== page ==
By Max McCombs, Reno Gazette-Journal, June 2, 2012

Several years ago, a woman suffered an asthma attack near the finish line of the Reno-Tahoe Odyssey relay race. Fortunately, race director Eric Lerude was standing nearby. Even more fortunately, so was a team of firefighters that had just completed the race.

Lerude motioned to the firefighters, and within seconds all 12 of them were tending to the woman, making sure she was OK.

A handful of emergency-trained teams run in the race every year, and Lerude is glad that they do.

“It gives me as race director a lot of peace of mind to know we have teams out there who are all trained in first aid and in dealing with all kinds of situations,” Lerude said.

The Reno-Tahoe Odyssey, a 178-mile relay race that started in Reno on Friday, winds along the shores of Lake Tahoe, through Carson and Virginia City and back to Reno. Teams are expected to cross the Idlewild Park finish line throughout the day today.

This year, a pair of local law enforcement teams are among the 249 teams running in the relay. Team “Running Hog Wild” is made up primarily of Sparks Police Department employees, but also includes retired officers from several area agencies and a REMSA worker. Team “WCSO – I’ll Tase You Bro!” is entirely comprised of Washoe County Sheriff’s Office employees and competes in the corporate division.

Both teams have run the race before. The Sparks team has assisted with asthma attacks and broken ankles before, while the sheriffs have yet to encounter such a situation. When the time comes, though, their team captain says there will be no hesitation.

“There is no doubt in my mind that if something came about, that everybody would act immediately and appropriately to the situation,” Marc Bello, captain of the sheriff’s team, said. “Any one of us would stop immediately to help out.”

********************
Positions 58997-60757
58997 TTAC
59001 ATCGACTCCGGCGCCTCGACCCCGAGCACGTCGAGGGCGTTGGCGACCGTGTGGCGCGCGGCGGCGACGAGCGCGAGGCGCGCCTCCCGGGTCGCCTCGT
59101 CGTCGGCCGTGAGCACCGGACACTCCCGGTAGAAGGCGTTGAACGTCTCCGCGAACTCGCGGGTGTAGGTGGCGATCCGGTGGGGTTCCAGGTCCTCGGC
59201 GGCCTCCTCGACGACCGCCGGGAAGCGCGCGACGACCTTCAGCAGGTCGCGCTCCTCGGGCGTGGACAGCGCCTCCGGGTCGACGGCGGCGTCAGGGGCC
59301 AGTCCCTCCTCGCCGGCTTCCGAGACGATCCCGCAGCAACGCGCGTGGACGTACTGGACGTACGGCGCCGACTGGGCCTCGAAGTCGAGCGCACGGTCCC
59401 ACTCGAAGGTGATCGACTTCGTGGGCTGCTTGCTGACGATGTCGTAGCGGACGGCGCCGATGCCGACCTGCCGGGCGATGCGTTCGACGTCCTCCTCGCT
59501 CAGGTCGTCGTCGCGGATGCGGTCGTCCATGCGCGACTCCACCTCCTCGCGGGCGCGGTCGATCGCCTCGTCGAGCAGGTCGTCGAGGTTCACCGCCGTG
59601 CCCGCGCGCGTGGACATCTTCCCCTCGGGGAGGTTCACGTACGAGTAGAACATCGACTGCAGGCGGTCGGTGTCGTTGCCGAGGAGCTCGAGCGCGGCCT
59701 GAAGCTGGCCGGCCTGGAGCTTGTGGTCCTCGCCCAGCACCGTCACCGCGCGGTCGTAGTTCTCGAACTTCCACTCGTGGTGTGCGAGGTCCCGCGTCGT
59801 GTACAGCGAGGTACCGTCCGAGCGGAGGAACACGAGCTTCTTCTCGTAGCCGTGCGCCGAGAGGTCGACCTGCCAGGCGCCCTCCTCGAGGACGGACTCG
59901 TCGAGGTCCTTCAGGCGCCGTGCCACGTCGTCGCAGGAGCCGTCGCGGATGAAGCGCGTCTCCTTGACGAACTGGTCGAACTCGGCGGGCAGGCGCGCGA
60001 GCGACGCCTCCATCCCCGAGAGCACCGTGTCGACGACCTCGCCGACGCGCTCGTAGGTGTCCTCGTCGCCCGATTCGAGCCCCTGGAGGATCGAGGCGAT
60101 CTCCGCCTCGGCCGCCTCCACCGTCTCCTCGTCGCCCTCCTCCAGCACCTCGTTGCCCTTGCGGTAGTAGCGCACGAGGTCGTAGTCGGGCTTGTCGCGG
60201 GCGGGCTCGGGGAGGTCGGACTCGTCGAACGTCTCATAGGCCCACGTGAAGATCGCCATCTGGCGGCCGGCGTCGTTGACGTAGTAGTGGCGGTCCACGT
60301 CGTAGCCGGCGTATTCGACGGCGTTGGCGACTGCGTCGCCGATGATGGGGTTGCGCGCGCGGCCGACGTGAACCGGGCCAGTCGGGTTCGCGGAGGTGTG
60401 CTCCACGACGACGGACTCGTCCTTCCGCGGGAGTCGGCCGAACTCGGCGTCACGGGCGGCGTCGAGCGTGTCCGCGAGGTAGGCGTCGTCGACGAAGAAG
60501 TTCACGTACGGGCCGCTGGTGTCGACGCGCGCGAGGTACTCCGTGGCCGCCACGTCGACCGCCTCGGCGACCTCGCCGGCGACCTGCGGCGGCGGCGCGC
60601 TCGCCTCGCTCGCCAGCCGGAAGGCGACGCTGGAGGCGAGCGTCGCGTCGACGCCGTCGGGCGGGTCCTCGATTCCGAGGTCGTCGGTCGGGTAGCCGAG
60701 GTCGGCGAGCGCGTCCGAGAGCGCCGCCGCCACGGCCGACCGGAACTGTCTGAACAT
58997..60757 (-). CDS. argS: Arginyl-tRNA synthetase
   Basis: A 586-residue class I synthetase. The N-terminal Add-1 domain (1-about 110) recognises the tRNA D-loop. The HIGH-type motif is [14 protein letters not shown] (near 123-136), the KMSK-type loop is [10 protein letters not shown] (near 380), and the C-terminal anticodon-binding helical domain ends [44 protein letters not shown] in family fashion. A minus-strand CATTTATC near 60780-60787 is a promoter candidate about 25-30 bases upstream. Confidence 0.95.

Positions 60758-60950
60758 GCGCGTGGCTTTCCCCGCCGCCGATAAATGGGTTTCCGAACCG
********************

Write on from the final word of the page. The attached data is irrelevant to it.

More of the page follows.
But these scenarios are not what bring these teams to the race.

“It’s a fun adventure,” Mike Keating, captain of the Sparks police team, said. “It builds camaraderie.”

Lerude recognizes this and does not rely on these teams for formal medical assistance, should runners need it. REMSA is contracted by the Odyssey to provide needed services.

“We have a lot of security measures in place,” Lerude said. “These teams are out there to have fun. I don’t rely on these teams.”

Neither team conducts formal practices before the relay. The nature of their jobs necessitates a certain level of fitness. Each individual has his or her own way of staying fit for both the job and the race. At most, Keating said, his team’s members will add a few longer runs to their regimen in the lead-up to the race.

“People use running as a way to stay fit for the job,” Bello said. “Events like this are pretty high demanding. They help us keep in shape for the duties for the job.”

As an open division team, the Sparks group competes primarily for the experience and the team-building.

“Most of it is for fun,” Keating said. “We’re just trying to go out there and challenge ourselves as a team and as individuals. We’re not out there to try and beat other teams. It’s more to finish together as a team.”

The sheriffs enjoy the camaraderie as well, Bello said, but also have a reputation to uphold. Their goal each year is to win their division, which they have done in three of the last five races. They also have a friendly annual rivalry with a team from the NDOT.

“We come out hoping and expecting to win the corporate division,” Bello said. “We’re always striving for a top-10 finish overall. As the field increases, it becomes more and more competitive… A lot of it is personal pride to want to do well, but it is nice to have our team name at the top of our division.”

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